This is a guest post by Lehla Eldridge. Her blog is Unschooling the Kids. She lives with her husband and three kids in Italy.

What does “to be powerful” mean anyway? To have power? Power can be a bit of a scary word. Wars have been fought over power. Maybe for me it means that our girls will be able to stand in their power when they are not being treated fairly.

To have voices, to be strong women? Yes, I want them to be all of that, to be strong and standing tall and equal. How do I do that? I am talking about inner strength and confidence, about the inner drive about that unextinguishable (ooh that is a nice word) female power.

The girls have just looked over my shoulder. They both boooed the title of this post. Then one of them just said. “Mum you don’t need to teach us to be powerful, we need to teach ourselves be powerful.”

The other day we were on Skype to a friend in the UK and he had to do homework about Italy, so we were helping him. Then one of my daughters said, “Mum, can you please give us homework?” I love those moments.

So I asked them what do you like to do? What do you want to do? And the girls both said history.

So here is how is went, these were the questions:

Who were the Suffragettes? Do you think, as women we need to thank them? And if you were a Suffragette, how far would you go for your beliefs? Can you dress as a Suffragette and have your portrait taken?


Who was Amelia Earhart? If you were her and you went on a trip, what would you take? What happened to her and why did she become famous?

All of these questions were answered today, my son was also in the room, making paper weapons and hearing all about powerful women.

I asked him, “What would you do to help the Suffragettes?”

He says he would sneak in to the King’s bedroom and pour honey on his head, because “have you ever tried to get honey out of your hair? It is a nightmare.” Or he would put a box of nits on his head. “Nits are awful,  Mum,” he says.

I know.

The girls say they would make the king a birthday cake and then dressed as a Suffragette, they would jump out and shoot the king. I ask, “How is that going to help?”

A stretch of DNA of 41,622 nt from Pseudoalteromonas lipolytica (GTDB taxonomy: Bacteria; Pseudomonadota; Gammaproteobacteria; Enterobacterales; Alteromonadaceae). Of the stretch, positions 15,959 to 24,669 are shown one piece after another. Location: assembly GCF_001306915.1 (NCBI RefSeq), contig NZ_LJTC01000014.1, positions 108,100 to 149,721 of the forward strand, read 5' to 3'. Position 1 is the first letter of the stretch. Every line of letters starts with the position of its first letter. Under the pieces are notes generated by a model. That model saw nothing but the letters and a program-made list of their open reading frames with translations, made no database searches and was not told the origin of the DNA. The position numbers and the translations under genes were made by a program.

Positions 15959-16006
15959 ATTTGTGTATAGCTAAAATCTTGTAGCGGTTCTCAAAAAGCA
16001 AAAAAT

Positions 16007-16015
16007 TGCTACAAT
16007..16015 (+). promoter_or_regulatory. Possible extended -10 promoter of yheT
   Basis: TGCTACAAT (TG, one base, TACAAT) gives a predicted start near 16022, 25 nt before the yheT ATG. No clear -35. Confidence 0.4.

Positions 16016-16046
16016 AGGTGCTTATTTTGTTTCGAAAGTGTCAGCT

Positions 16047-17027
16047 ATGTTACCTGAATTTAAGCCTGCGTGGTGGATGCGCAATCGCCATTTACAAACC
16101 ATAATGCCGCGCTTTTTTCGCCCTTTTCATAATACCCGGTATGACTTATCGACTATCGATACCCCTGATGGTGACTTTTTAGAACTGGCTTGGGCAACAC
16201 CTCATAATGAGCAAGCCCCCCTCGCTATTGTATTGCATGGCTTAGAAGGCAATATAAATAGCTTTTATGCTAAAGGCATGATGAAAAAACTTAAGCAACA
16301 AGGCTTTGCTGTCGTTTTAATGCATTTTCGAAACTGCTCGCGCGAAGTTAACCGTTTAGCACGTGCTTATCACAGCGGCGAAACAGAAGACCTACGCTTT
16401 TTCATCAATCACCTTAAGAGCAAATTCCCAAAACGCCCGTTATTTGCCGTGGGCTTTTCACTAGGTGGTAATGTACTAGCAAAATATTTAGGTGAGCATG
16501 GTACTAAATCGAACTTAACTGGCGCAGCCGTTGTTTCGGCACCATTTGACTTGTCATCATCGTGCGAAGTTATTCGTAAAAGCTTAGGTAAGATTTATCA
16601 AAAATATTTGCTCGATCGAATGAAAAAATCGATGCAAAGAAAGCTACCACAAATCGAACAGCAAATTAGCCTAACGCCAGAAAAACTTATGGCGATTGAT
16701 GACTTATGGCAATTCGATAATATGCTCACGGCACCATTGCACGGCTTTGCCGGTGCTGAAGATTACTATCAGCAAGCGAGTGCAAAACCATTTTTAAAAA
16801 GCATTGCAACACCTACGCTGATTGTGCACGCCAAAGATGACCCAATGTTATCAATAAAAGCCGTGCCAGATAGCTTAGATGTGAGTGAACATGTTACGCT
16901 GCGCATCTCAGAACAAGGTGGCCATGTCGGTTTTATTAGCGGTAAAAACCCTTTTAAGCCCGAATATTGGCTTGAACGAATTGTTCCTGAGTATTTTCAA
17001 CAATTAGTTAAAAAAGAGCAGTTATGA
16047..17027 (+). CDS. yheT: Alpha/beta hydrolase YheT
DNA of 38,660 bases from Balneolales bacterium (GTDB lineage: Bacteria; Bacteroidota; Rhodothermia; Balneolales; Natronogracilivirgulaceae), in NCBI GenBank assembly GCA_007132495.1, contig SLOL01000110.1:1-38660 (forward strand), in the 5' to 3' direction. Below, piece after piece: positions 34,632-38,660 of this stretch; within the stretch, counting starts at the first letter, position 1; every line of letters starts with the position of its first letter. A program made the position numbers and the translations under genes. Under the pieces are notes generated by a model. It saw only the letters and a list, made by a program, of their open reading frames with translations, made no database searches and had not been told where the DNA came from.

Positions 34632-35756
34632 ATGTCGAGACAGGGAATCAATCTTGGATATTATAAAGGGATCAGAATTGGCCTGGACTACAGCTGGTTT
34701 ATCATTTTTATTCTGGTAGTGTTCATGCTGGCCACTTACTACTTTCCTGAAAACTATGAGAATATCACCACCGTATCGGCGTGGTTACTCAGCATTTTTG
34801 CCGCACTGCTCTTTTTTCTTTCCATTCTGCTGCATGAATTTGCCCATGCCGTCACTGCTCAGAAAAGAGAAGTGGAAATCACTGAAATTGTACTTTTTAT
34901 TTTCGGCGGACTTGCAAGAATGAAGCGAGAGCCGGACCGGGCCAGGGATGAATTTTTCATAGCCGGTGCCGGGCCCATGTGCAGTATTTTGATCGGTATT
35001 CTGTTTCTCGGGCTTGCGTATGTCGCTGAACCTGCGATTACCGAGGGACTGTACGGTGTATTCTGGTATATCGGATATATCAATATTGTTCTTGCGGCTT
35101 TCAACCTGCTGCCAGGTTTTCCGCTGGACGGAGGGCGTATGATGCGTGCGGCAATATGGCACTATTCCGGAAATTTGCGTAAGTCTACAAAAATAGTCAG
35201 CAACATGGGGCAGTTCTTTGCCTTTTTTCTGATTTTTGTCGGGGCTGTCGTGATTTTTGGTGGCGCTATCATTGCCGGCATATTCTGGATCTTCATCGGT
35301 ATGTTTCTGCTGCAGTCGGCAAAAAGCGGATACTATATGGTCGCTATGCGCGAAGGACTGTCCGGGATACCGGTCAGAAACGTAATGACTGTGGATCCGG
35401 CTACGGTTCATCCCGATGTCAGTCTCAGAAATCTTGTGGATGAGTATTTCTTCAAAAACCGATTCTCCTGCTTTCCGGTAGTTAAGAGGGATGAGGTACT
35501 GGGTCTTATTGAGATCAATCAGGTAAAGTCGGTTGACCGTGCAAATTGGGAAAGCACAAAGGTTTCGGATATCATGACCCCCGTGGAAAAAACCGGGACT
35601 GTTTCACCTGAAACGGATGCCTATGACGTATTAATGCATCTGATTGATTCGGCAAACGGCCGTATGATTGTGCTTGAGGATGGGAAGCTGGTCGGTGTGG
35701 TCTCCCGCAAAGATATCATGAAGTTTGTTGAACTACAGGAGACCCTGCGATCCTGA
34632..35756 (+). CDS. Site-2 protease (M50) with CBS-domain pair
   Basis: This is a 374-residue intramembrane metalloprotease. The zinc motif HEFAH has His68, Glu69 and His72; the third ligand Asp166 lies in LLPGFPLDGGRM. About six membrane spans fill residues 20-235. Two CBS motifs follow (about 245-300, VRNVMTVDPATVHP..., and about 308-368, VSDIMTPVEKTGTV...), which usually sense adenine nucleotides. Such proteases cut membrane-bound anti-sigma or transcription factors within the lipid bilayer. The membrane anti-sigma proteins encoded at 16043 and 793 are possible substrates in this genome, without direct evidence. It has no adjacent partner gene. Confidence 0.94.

They think. Then Amari piped up and said, “I would threaten to shoot myself unless the laws were changed!” She also talked about tying the king’s horses legs together.

Then we talked about Amelia Earhart. My other daughter made a suitcase and packed a book. There were flaps for all the goodies she would take. Then she dressed up as Amelia and said, “Mum, I am going to make a plane and sit in it. Then when the light is right take pictures of me.” We hit golden hour—we know about golden hour when the light goes crazily beautiful. In Italy golden hour is very golden.

‘Where am I taking these shots?’ I asked. I had one Suffragette, Emmiline Pankhurst, and Amelia Earhart. Emmiline shouts out, “Chain me to the gates!!!” We did.

I said, “Pull a Suffragette face,” and she did.

Then Amelia shouts out “I need to catch the light, what if I put the box up the tree, like I have crashed?” We realize time is fading and there is no time to put the box up the tree.

“Let’s put it on the grass.” I say. “So get in. And be Amelia Earhart.”

“Ok,” she says, and she directs me through a whole series shots she wants.

Then as the lights fade, so do I, I realize that I am not feeling like a very powerful golden woman today. I feel as if I have thrown myself on the unschooling cross and all the ideas have been squeezed out of me and I am forgetting who I am.

The bigger picture is that as well as teaching them about powerful woman in history, I have to look after myself and model what powerful is. Which for me is tricky as it is about boundaries and sometimes it simply means a break from it all to find a space where I too can be strong and golden and fly my own plane.